Will the concept of a library die with the advancing digital age?
Listen, if you haven’t heard – although the gaping vacuum in the Internets is hard to miss. That’s the whisper, in ever corner of the digital ‘verse, of the Pirate Bay vanishing, taking with it massive swaths of culture-hungry, file-sharing traffic. It’d hardly be news, except that this time there are whispers that it may be the end. In fact, in the eyes of the very people who built our beloved haven, it should be.
No, I'm not behind the shut down of TPB. I never wanted it to end like this. But perhaps this is needed. http://t.co/nAUffmW7Zi
— Tobias Andersson (@tobiias) December 9, 2014
Among pirates and freedom-minded tech people, the idea of decentralization is sacred. This deep-rooted belief is reflected in the opinions of those saying The Pirate Bay should die. It is too big, they say. Too commercial. We have come to idolize a king, instead of building new and better challenges to the powers that be. The Pirate Bay needs to die, so it can be replaced with more and better sites that do not sit in the hands of a few people, at a single point of failure.
I do not disagree with that.
But I think there is value in having a commons.
The Pirate Bay was a commons – a space everyone knew, where everyone was welcome, where participation was free, without barrier and without exception. It was indeed a single point of failure, a central place controlled by…. who knows who, a tiny invisible thinktank that bartered in porn ads and millions upon millions of hits. But it was also home to the decentralized masses – torrenting is, after all, a decentralized act by its nature. Ultimately, as a commons the Pirate Bay was a central space, but not a wholly centralized power structure. It was not a governor, but a facilitator. The Pirate Bay was an empty space that it’s users filled up. It’s power didn’t really come from the invisible thinktank, but from the millions of people who met within it to swap and spread culture.
I deeply respect the thoughts of the founders.
I do not disagree that there is a time for everything and maybe the Pirate Bay’s time is passed. I agree that good will come from new things growing where old things die out. (At 10+ years, TPB is indeed an old thing on the Internet.) The internet is a hydra, after all. We’ve seen it before, and we’ll see it again. One head falls, only to make room for two more. The Pirate Bay’s permanent death (whenever that is) will no more be the death of file-sharing than Napster’s death was.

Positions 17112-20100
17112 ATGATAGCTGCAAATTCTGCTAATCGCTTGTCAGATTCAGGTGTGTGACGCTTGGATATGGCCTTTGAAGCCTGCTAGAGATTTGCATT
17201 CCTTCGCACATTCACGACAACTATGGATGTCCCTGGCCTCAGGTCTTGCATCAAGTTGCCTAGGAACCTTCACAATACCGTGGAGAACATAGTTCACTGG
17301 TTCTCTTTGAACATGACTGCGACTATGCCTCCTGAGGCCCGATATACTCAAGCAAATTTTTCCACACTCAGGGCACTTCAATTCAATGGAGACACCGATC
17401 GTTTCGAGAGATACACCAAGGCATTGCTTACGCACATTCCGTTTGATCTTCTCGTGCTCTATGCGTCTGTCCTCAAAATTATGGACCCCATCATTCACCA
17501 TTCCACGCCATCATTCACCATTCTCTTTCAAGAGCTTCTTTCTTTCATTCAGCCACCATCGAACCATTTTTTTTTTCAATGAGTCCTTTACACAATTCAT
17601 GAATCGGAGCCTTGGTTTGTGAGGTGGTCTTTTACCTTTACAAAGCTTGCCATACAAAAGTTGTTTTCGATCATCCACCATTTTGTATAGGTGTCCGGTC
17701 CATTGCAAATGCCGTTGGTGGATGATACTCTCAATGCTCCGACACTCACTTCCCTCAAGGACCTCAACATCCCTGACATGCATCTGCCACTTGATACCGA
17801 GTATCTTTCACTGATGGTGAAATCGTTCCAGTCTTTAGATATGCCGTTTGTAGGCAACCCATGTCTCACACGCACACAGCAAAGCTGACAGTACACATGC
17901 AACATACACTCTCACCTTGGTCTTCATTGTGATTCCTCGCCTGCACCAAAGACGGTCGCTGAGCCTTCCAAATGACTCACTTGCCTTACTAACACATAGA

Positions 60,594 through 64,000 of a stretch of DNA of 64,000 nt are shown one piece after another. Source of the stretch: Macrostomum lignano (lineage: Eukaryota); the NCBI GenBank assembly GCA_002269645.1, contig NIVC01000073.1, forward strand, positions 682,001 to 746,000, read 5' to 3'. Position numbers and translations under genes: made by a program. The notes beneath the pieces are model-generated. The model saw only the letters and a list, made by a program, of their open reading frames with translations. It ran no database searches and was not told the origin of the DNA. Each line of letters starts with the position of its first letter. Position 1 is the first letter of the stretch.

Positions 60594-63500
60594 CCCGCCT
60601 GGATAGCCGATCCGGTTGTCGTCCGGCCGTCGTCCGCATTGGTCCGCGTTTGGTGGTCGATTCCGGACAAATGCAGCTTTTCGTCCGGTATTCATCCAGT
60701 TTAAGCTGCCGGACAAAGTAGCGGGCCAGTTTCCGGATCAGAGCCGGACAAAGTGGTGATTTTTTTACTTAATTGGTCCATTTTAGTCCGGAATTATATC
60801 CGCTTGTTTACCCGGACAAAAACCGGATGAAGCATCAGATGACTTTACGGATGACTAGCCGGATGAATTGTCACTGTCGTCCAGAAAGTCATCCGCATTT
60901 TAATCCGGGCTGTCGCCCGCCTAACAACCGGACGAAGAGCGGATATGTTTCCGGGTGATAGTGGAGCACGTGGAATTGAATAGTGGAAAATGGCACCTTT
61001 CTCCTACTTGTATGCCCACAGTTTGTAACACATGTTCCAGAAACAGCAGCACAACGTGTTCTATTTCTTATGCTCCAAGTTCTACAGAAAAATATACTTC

But I’m sad, too, wondering if This is It. As Henrik Alexandersson muses on What will the world look like without the Pirate Bay, I too fear: “a world without TPB would be a poorer, duller and worse off place.”
I have written before about the importance of the library in digital space. Libraries are, inherently centralized in some way. They are gathering places, like the Pirate Bay. They are protected and public repository of information that may not be accessible to everyone otherwise. And ultimately, they facilitate the very decentralized act of culture- and knowledge-sharing. I believe, as other do, that the Pirate Bay did serve a library-like function. Yes, it was a central location that could be exploited or brought down. But it was was this very fact that made it most useful to the most people.
I am hopeful for what will come next, but I am shaken at the loss of such a massive library.
Will the things that grows up in its place reach the same heights? The same level of accessibility? The sheer volume of culture and knowledge it held?
More importantly: will the Internet ever have a library that is not under constant threat? Will such a vast commons ever be safe online, or will there always be someone fighting to destroy it? I understand the fear of centralization in this context: one point of failure is catastrophic when very powerful people are dead-set on making you fail. But will that fear preclude us from ever having a truly free, truly accessible, truly comprehensive library in the digital space?
I don’t know, but I know we’ll find out.
I’ve used the past tense here, but honestly I don’t think the Pirate Bay is in the past. Maybe that’s Denial talking. But here’s the truth: the Pirate Bay is not just the handful of people in control, it’s also those millions upon millions of users that filled up the commons. That’s the difference between a truly centralized power and a commons: we’re all still here and we’re not lost without a “king.” The Pirate Bay is too many people to disappear without a trace, and I know that something will rise from its ashes. Maybe it will be the Pirate Bay. Maybe it will be something else.
I look forward to what comes next. For now, I’m just talking into the void…